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New York’s Biggest LE Challenges
10.19.2021

Many users of LodeStar’s closing cost calculator use it in most or all of the states they do business. However, it’s telling to note that, of all of our single-state users—title companies that prefer to do their LEs and closing cost estimates by hand—the vast majority use it for the state of New York.

That’s with good reason. Of all the 50 states, perhaps none have the variety and multitude of unique taxes and fees that New York offers. Statewide, New York boasts a 1 percent “mansion tax” for properties of specified size and meeting certain requirements. New York is also the only state in the nation with a lender-paid tax (¼ of a point). Most loan origination systems are not designed with this in mind, which can be a bit of a hassle.

The New York CEMA

Then there’s CEMA (Consolidation, Extension and Modification Agreement) tax, something else unique to New York. The CEMA is a type of refinancing transaction designed specifically to facilitate a refinancing without the expensive mortgage recording tax. In essence, the refinancing party is given “credit” for any existing debt on the mortgage being refinanced. However, in New York, where the homeowner refinances within a specified period of time, he or she may need to pay an extra CEMA and recording fee to the bank. (Note that LodeStar offers a CEMA calculator for those uncertain whether a CEMA would be right for them. You can see a demo here.) (LINK)

Recording Fees in New York

Recording fees can also be a bit tricky throughout New York—especially on Long Island, where they can reach $700 and up (in most states, recording fees tend to fall between $100 – $200). They can also vary from town to town.

Hudson Valley and County-Specific taxes

In Hudson Valley and some other “upstate” regions, there exist some unique, county-specific taxes, which can vary. In some cases, towns or cities within the same county have been known to impose their own taxes, which can be a bit higher than the norm.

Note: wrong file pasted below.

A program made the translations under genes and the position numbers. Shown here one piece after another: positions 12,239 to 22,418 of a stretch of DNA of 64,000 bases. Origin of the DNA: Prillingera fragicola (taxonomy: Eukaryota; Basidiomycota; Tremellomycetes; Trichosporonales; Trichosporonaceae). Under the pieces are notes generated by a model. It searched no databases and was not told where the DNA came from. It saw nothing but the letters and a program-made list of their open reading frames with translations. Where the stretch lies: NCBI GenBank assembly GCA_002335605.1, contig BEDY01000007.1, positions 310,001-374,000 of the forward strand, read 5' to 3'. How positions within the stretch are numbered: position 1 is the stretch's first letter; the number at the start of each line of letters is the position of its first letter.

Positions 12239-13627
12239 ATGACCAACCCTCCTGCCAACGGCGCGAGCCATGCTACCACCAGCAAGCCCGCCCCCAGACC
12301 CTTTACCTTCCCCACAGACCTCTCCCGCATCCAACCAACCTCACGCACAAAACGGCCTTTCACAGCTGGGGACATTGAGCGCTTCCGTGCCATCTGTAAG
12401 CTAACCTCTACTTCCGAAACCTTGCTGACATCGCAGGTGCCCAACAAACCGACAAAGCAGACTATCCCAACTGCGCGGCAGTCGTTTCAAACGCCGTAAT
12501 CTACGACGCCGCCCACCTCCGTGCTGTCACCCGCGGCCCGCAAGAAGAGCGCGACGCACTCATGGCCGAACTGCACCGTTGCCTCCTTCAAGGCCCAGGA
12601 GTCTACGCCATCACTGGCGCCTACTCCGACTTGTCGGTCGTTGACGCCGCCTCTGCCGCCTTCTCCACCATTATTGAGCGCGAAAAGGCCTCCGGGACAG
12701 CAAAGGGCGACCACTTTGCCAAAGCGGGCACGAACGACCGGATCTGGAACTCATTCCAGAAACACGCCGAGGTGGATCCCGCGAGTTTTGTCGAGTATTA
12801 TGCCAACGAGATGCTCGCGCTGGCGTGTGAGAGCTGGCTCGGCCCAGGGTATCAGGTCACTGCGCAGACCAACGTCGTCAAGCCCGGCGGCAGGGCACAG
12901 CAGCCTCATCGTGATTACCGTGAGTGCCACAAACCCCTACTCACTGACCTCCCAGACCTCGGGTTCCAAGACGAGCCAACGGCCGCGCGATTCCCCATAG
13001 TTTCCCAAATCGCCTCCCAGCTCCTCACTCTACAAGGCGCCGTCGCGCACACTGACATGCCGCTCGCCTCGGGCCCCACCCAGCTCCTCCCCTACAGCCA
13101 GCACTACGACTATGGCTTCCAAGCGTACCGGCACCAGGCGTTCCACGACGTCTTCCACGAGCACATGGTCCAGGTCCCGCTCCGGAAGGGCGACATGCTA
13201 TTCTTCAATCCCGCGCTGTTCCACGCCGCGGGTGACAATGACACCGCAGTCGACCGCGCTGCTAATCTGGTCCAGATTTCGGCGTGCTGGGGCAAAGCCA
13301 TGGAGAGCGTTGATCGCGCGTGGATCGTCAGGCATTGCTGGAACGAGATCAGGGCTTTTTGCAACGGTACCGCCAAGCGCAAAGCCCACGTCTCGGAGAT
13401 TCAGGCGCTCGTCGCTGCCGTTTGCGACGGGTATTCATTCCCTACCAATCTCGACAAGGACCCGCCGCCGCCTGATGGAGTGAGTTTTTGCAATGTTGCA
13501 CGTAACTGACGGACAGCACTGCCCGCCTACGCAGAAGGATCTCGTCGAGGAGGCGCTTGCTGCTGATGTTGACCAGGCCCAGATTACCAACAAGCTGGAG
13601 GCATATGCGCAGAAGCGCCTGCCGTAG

Long Island

In Suffolk County, on Long Island, there exists a peculiar tax known as the “Peconic Bay Tax,” which is imposed to enable townships along the Peconic Bay to purchase and preserve certain properties to protect the integrity of the area. Unfortunately, in Suffolk County, the names of the various townships and hamlets in and of themselves often cause confusion. In some cases, an extra 1% is lumped directly into the deed tax. For loan officers or assistants unfamiliar with the Long Island region, the tens of thousands of dollars of differences from one town to the next can easily appear to be a mistake when, in fact, the number is accurate.

The Big Apple

And then there’s America’s largest city…

In New York City, the already-unique mansion tax takes on an element of tiers, increasing the tax imposed as the consideration paid for the property goes up. In fact, throughout the five boroughs, there are quite a few different taxes and fees as well as a number which are also tiered. For example, deed taxes there tend to go up as the purchase price increases.

The five boroughs also impose significant “per block” fees and “per lot” fees, which can cost hundreds of dollars. That’s not to mention the unique situation imposed by co-ops, which can be protected from multiple taxes. (Don’t worry. The LodeStar calculator does handle co-ops. You can see how right here. LINK.). It should also be noted that, in the city and five boroughs, the buyer can pay a seller’s tax, but the fee estimate must be rerun adding that tax back into the purchase price.

Confused? Of course, the easiest way to handle New York’s complex taxation nuances is by using a reliable closing cost calculator like LodeStar’s. You can see a quick demo here if you’re still not sure.

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